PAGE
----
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Is there a drawback of defining and using a \newcommand instead of \begin{something}. e.g. if I use

\newcommand{btkz}{\begin{tikzpicture}} \newcommand{etkz}{\end{tikzpicture}} \btkz \node{Hello World}; \etkz

Actually I am working on a Beamer presentation, and I use tikzpicture and itemize very often, I am really tired of typing in \begin{} \end{} stuff every time. And I am really lazy (I believe you have guessed by now how much). So does it hurt to use \btkz and \etkz as above?? Would it lead me into some trouble at som stage?

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Perhaps better \newcommand\btkz[1][]{\begin{tikzpicture}[#1]} so \btkz has an optional argument to pass options to the tikzpicture. – Gonzalo Medina Aug 14 '14 at 2:12
This is just a tip: do whatever you want and after you have finished, have your TeX editor simply replace all occurrences of \btkz with \begin{tikzpicture}, etc., to preserve the mark-up structure. – n.r. Aug 14 '14 at 2:16
@GonzaloMedina That changes nothing: with the OP's definition \btkz[...] would also expand to \begin{tikzpicture}[...]. I would say it's mostly a matter of taste. – Bruno Le Floch Aug 16 '14 at 21:30
up vote 10 down vote accepted

Many people set up their editor to do such things automatically. Personally, I use snippets inside vim, which I highly recommend, for such things. For example, to write a tikzpicture environment I just type tikz and then hit <tab>. This inserts the full environment and it is much faster than your two shortcuts. There are similar tools for most editors.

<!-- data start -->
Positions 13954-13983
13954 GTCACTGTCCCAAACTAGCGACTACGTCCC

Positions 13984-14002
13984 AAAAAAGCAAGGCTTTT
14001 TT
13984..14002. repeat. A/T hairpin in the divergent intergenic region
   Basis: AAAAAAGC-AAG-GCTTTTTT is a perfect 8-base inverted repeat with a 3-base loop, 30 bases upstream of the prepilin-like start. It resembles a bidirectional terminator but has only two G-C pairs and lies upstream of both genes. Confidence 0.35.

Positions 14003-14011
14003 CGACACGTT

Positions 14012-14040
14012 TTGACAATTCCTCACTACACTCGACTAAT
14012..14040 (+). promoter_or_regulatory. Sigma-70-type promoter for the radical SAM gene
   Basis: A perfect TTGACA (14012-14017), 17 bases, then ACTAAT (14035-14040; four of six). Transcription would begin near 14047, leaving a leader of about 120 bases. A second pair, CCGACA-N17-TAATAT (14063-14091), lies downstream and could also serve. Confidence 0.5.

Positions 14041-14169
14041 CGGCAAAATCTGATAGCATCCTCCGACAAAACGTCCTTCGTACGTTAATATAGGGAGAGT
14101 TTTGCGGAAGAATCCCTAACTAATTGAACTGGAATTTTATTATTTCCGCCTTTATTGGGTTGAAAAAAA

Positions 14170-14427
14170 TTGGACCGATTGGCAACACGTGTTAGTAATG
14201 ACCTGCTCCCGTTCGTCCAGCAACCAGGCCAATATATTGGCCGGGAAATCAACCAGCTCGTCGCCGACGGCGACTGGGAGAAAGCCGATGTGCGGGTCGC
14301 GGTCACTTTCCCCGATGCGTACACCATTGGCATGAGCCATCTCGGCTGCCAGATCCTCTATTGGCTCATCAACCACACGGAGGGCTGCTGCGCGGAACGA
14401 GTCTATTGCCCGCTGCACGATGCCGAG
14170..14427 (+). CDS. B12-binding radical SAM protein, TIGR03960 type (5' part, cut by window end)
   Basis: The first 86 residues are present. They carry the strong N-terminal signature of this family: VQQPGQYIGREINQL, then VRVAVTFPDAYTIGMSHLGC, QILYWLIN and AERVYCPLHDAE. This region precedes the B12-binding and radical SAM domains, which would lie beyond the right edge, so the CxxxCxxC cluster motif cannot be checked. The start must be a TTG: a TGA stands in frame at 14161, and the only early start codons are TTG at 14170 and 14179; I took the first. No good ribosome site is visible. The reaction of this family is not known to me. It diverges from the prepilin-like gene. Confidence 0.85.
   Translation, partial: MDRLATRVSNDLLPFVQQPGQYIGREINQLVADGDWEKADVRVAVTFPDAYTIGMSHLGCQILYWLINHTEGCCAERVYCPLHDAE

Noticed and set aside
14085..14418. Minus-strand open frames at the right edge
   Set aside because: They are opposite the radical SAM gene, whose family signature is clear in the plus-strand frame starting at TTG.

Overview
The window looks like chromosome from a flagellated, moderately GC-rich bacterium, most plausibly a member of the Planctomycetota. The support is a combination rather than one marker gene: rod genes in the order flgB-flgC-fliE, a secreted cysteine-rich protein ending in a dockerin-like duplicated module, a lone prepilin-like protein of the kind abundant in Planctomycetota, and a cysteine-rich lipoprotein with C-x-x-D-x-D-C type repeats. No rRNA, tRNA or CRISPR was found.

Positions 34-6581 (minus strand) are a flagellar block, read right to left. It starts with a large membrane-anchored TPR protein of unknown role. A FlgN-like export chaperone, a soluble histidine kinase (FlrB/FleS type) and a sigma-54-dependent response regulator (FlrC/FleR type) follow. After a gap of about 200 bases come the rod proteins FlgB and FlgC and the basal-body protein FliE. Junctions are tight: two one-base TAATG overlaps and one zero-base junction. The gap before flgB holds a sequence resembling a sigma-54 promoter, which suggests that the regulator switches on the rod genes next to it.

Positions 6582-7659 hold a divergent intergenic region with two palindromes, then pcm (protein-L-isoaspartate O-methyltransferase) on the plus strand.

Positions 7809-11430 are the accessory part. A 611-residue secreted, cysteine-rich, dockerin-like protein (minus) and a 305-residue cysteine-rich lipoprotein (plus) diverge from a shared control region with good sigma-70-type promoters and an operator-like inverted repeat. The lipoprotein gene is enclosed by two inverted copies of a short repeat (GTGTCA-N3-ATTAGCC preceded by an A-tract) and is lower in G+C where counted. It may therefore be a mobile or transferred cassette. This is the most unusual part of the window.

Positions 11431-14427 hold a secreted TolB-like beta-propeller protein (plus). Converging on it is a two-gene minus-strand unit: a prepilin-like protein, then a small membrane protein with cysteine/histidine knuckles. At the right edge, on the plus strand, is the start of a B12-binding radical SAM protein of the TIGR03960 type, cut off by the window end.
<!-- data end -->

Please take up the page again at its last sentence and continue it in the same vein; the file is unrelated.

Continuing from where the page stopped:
The main disadvantages of defining such shortcuts that I can see are:

  • They make it harder for other people to read your tex file
  • Some journals will complain and some do not accept papers written with them (with the AMS, for example, non-standard macros can delay the publication of your paper)
  • They can be particularly problematic with collaborators
  • If you don't define your shortcuts carefully then you might accidentally break something. For example, as Gonzalo points out above, your tikz shortcut does not accept optional arguments, so even though you haven't broken anything you have lost functionality
  • Shortcuts can often lead to even more cryptic error messages that are harder to track down than the "standard" cryptic error messages that TeX produces.
share|improve this answer
But there is also advantages. The TeX source is intended to human, no only to machine. Human can read the code with minimal braces and nested LaTeX environments much more comfortable. And about cryptic errors: LaTeX hide the TeX complexity in its manual but TeX errors are printed. So, each such error is cryptic for average LaTeX user. For example missing \cr inserted. Where is \cr in LaTeX manual? – wipet Aug 14 '14 at 6:21
@wipet I don't disagree. I used to use my own custom made (and hence idiosyncratic!), self-closing macros to construct proof and theorem-like environments. They were very compact and readable and very easy (for me) to use. Unfortunately they weren't popular with my coathors, or with journals, so I stopped using them. In fact, this is the source of my list of disadvantages listed above. – Andrew Aug 14 '14 at 9:35
@Andrew Hey Andrew .. I am not sure if you will read this comment .. but your suggestion of using vim + snippets does work like a charm .. thanks a lot .. actually with my defense date on my head i was stuck with texmaker and really did not have time to try something new ... and then it took me a while to get the vim et al get going on mac ... but since i got the essence now ... Thanks a lot ... – user3750702 Aug 26 '14 at 2:59

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